No follow is very simple, at least that’s what we fought. Stick a no nofollow relation tag in a link then not only would Google not follow the link it also wouldn’t pass any Page Rank or Link Juice.
Not the case anymore. For a while we’ve heard underground stories that Google wasn’t strictly complying with the no follow rule. We’ve also began to see this in our own projects yet Google seemed to be experimenting with how to use no follow, rather than following set rules. Recently we’ve spotted some hard and fast reasons why Google is now following no follows.
Since no follow was brought out I’ve been waiting for Google to create an exception rule. After all it makes sense as it has swapped one big problem and made it into a far greater one. No follow is an attempt to purge the web of all the useless links on the web. It’s heavily open to abuse, now Webmasters wasting their time doing numerous link swaps for Page Rank purposes have to be aware of the abuse that no follow opens them up to. Despite the simplicity of no follow and the fact that it has been around for a while, there are plenty of webmasters who aren’t fully aware of it’s implications. Even then it’s a pain checking each link.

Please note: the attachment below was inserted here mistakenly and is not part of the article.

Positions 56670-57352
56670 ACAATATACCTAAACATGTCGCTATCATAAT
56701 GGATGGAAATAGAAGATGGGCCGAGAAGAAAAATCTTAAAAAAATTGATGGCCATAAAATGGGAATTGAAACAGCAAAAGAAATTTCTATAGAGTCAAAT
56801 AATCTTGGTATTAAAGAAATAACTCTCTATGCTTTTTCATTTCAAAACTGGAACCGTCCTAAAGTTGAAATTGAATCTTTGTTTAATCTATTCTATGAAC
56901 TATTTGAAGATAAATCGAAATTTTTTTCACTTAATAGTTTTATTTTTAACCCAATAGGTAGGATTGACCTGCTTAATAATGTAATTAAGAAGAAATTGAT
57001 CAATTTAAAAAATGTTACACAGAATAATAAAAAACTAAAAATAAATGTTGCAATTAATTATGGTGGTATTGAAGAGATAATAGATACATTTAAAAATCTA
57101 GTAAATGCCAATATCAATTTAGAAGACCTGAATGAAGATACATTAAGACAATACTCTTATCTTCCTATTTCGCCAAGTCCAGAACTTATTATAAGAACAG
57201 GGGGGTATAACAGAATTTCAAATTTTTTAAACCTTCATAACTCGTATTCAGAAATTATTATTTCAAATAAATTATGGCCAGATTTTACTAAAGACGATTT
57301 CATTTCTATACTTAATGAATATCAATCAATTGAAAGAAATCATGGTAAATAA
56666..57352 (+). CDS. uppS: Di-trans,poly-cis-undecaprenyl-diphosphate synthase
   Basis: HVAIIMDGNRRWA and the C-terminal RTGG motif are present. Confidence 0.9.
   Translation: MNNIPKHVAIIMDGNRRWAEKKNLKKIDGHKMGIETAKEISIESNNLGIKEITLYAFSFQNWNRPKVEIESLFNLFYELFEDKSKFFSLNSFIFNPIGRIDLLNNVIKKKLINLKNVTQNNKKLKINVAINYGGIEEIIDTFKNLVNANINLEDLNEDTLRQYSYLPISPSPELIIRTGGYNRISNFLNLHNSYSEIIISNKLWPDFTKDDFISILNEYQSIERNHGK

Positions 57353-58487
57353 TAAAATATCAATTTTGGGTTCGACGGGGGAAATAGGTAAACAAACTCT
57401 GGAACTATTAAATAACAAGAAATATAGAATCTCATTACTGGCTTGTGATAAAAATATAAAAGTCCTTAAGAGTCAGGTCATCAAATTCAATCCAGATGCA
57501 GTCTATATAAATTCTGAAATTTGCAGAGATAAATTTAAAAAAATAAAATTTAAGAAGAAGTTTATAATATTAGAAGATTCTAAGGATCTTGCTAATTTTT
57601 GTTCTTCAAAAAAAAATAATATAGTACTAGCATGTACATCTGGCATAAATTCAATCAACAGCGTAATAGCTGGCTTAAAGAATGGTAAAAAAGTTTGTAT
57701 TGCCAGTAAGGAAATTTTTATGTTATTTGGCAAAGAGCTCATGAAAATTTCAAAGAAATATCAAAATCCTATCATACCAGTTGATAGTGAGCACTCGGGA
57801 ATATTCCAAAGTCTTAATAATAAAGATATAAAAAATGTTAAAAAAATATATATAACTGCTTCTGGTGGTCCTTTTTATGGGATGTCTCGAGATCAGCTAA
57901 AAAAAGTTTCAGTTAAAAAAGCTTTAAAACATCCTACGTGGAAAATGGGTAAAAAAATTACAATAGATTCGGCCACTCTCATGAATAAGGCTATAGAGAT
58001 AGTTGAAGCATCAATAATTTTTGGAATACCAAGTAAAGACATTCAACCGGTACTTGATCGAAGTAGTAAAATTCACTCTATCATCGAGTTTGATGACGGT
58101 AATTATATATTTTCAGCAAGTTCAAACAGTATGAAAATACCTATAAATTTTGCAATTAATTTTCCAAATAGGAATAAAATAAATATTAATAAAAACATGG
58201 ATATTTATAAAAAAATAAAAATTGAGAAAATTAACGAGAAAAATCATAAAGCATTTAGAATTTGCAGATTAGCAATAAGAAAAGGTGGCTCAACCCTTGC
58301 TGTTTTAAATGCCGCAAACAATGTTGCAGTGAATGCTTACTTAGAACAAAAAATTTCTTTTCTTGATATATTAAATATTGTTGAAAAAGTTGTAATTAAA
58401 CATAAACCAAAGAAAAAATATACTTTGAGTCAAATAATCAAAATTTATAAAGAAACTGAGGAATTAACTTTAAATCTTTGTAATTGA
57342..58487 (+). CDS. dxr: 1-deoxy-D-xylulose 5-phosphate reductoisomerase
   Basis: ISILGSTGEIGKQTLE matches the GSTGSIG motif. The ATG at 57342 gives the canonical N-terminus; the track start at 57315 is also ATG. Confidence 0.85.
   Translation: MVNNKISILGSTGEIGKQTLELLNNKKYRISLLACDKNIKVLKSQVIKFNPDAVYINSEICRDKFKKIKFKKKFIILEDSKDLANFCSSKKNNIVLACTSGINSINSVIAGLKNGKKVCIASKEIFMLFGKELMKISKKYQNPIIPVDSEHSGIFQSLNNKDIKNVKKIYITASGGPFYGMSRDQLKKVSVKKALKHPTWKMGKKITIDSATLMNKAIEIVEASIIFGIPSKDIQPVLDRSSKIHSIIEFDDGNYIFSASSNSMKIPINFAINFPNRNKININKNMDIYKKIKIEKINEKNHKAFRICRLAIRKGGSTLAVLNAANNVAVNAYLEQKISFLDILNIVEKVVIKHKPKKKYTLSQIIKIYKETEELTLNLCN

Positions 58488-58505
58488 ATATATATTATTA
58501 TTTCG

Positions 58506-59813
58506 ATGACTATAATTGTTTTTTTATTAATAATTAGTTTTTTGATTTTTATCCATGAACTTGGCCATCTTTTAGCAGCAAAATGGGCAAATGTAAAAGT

It’s no surprise Google have taken this tack. No follow goes against the very nature of the web, that is a library of related documents. It also goes against the nature of Page Rank, one link equals one democratic vote. Is it really fair to pick and choose which links your democratically voting for? A link is after all a link and if you don’t want Google to follow a link then why is it there in the first place? We now also have a new breed of marketer who’s clogging up the net with more worthless links.
In a ironic turn of events a Californian couple recently sued Google for following a no follow sign to their house and publishing a picture of it via Google Street View in Google Maps. Following No follows seems like a new trend!